Inspectors are a breed amongst themselves. They are surrounded by jobsite failures and are the go-to person to be called in to determine the cause of a problem. They could just as easily be referred to as “Construction Site Investigators.” Inspectors are constantly seeking continuing education to keep them in the loop of all the current standards and standard updates within the industry. They have to do this in order to provide the most accurate report, appear in the courtroom as an expert witness, or work as an expert consultant.

Inspectors are the ones who will draw the line in the sand and base their report of the cause and conclusion through facts, while defining the reported problem. However, they are also vulnerable like any other entities within our industry. Are they totally subjective to the commissioning party? That’s the question raised by many of the involved parties when the inspector is hired.

Here is a scenario I’ve used in my previous classes: A businessman who is overworked and underpaid grabs a glass of wine and his briefcase after dinner, goes up into the bedroom, spreads his materials out on the bed and opens his laptop to start writing his report. He enjoys his wine and opens a pack of cigarettes. After his second glass of wine he nods off, only to be awakened by a fire in the bedroom. With cigarette burns on the nightstand, a couple on the carpet and an ashtray mounded with cigarette butts from previous nights working late, all the evidence appears to show the fire was caused by him falling asleep in bed with a lit cigarette that fell onto the end table. This is the conclusion both the firemen and his wife – who knows his habits – make.

However, through further investigation by the fire marshal, the cause turns out not to be the most obvious explanation, but rather an electrical short in the alarm clock next to the ashtray. The point of this example is to show how often we take what only appears to be obvious and use those faulty assumptions to make inaccurate conclusions. It is the inspector’s/investigator’s job to complete all necessary testing to determine what is the actual cause of the loss. Settlements aren’t made on conclusions with terms such as “it lends to, most likely, appears as, suggests, probable cause,” etc. These are not definitive conclusions to the reason of failure. Inspectors have to be as nonbiased and methodical as possible in their report, but they are still human. So let’s take a look at the five most common mistakes inspectors make.

Improper Use of Standards. Many times we will see inspectors make the wrong conclusion based off the wrong standard or wrong applicable standard due to revision dates. I especially see this when the inspector is under a deadline to get the report out, and can easily be trapped into taking the shortcut rather than finding the proper standard.

A good example of this is a floor installed back in August 2012 that failed. The installer does not have the printed copy of the manufacturer guidelines used during the install. The inspector calls manufacturer tech support only to get wrapped up in an automated phone messaging system. He leaves multiple messages on separate occasions and never gets a return call. The inspector then goes to the manufacturer website to download the installation guidelines in order to complete his report. However, if the guidelines the inspector downloaded do not have a revision date prior to August 2012, those standards cannot be used. Like any other updated guideline, revised content might reflect product changes, improvements, new applications or federal regulations. In this case, the inspector must continue with persistence to reach technical support until the correct standard is provided.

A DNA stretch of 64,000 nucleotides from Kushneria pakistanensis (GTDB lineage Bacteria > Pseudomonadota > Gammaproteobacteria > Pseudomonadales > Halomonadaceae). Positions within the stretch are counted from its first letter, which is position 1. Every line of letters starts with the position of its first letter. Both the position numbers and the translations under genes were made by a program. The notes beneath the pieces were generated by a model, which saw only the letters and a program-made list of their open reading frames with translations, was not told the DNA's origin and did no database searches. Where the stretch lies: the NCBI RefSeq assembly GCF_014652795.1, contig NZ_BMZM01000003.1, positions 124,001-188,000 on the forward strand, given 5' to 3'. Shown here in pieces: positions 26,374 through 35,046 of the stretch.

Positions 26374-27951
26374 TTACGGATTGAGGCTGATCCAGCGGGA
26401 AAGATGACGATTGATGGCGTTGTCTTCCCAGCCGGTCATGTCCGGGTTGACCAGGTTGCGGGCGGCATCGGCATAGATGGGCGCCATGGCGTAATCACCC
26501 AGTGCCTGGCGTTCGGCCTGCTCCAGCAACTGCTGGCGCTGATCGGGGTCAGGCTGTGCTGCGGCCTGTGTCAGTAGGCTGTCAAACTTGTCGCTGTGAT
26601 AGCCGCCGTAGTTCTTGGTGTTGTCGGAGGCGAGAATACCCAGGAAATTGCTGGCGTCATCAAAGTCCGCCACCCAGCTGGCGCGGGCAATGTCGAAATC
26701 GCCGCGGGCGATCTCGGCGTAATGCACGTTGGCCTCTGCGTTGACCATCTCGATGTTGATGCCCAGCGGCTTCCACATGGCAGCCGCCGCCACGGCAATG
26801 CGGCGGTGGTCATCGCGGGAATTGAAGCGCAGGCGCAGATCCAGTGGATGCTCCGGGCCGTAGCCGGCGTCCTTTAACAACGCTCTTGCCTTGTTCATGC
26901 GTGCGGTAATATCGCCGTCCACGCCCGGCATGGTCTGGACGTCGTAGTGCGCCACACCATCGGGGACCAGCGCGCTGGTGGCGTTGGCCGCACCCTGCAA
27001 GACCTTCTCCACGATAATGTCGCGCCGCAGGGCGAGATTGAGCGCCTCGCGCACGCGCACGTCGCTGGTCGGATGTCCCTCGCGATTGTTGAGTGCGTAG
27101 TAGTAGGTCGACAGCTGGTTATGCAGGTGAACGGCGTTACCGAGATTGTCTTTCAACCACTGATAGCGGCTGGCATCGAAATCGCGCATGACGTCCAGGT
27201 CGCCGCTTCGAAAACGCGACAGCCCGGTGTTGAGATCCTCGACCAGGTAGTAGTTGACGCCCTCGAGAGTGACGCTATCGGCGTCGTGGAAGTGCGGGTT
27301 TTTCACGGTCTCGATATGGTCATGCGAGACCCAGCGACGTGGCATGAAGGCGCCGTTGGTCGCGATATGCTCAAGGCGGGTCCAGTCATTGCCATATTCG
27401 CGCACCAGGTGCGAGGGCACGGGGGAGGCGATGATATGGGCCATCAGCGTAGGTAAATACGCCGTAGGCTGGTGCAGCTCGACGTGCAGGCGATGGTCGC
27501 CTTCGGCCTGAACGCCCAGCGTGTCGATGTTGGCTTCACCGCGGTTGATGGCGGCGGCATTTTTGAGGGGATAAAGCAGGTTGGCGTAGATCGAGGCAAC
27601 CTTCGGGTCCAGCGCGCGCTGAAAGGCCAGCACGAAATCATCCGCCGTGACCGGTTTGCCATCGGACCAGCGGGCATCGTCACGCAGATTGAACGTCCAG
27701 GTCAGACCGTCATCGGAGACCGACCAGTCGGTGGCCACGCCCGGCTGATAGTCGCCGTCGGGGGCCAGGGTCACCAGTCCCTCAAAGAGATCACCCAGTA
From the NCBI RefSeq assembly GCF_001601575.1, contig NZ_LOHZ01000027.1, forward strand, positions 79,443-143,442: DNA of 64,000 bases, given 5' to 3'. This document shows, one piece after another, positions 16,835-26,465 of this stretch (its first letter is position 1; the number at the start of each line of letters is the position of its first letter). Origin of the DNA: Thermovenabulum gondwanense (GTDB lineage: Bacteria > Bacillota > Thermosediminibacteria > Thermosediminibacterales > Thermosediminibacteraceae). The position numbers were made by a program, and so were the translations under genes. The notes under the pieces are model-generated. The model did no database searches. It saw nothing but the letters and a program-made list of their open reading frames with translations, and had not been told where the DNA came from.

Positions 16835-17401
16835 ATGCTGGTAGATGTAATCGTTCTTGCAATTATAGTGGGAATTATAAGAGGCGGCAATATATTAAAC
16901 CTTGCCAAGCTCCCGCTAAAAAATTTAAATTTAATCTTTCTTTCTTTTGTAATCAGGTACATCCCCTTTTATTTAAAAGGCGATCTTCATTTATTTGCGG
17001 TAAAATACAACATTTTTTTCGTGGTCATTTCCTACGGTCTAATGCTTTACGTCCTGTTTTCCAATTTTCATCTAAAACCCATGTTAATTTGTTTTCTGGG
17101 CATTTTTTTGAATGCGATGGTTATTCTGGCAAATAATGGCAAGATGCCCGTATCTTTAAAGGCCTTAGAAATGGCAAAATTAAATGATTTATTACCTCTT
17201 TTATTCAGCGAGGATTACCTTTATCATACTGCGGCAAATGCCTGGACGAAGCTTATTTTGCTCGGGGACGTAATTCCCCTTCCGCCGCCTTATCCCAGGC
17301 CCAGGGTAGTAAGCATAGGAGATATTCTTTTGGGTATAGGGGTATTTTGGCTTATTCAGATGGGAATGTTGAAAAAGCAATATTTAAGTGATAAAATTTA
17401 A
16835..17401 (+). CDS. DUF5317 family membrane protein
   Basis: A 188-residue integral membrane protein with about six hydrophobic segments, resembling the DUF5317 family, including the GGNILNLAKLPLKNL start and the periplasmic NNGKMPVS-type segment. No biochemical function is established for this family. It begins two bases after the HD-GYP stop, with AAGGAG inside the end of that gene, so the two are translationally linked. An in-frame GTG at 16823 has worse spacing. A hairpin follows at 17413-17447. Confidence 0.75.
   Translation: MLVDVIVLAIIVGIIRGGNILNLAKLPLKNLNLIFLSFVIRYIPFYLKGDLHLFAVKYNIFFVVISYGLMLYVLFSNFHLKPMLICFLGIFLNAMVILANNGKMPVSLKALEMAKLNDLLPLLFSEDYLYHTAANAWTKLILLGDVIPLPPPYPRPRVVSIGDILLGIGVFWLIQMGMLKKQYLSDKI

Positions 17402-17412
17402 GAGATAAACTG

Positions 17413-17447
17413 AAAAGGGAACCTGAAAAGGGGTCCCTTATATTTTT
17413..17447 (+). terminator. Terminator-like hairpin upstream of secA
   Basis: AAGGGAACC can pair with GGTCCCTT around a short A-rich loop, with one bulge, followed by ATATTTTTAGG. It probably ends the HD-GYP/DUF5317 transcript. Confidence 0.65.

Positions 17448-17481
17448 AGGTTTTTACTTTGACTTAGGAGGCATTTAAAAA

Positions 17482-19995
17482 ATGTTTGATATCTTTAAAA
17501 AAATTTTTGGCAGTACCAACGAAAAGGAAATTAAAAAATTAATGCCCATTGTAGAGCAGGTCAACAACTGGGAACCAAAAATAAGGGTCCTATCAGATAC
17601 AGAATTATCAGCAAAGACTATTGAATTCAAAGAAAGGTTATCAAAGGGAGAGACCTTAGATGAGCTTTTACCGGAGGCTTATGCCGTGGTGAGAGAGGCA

Another failure I see is when the inspector cites the wrong standard entirely; for example, citing a NOFMA standard for a non-NOFMA mill, or an inspector citing NWFA guidelines instead of manufacturer’s guidelines. Manufacturer’s guidelines always supersede industry guidelines, because of their product testing/performance and warranty process. Manufacturers test their products to ensure their product will perform to the conditions outlined within their guidelines. Manufacturers know that industry guidelines are based off of “minimum” standards, which their standards may exceed. For that reason the inspector must find and use only the applicable standard for their report.

Supporting Conclusions. This subject has recently been a big issue due to low-budgeted inspections.  In our original example, the visual evidence of cigarette butts led to the conclusion that they created the fire; however, through testing it was determined otherwise. I see this same type of situation time after time, where an inspector will inspect an engineered wood floor and make a conclusion of “delamination” (bondline) yet the inspector has done no destructive testing to support this conclusion.

One cannot make a factual determination of delamination from a topical view; it will require removing one or more planks to make that conclusion. It also may require sending the specimens to a third-party testing laboratory for confirmation of the inspector’s findings.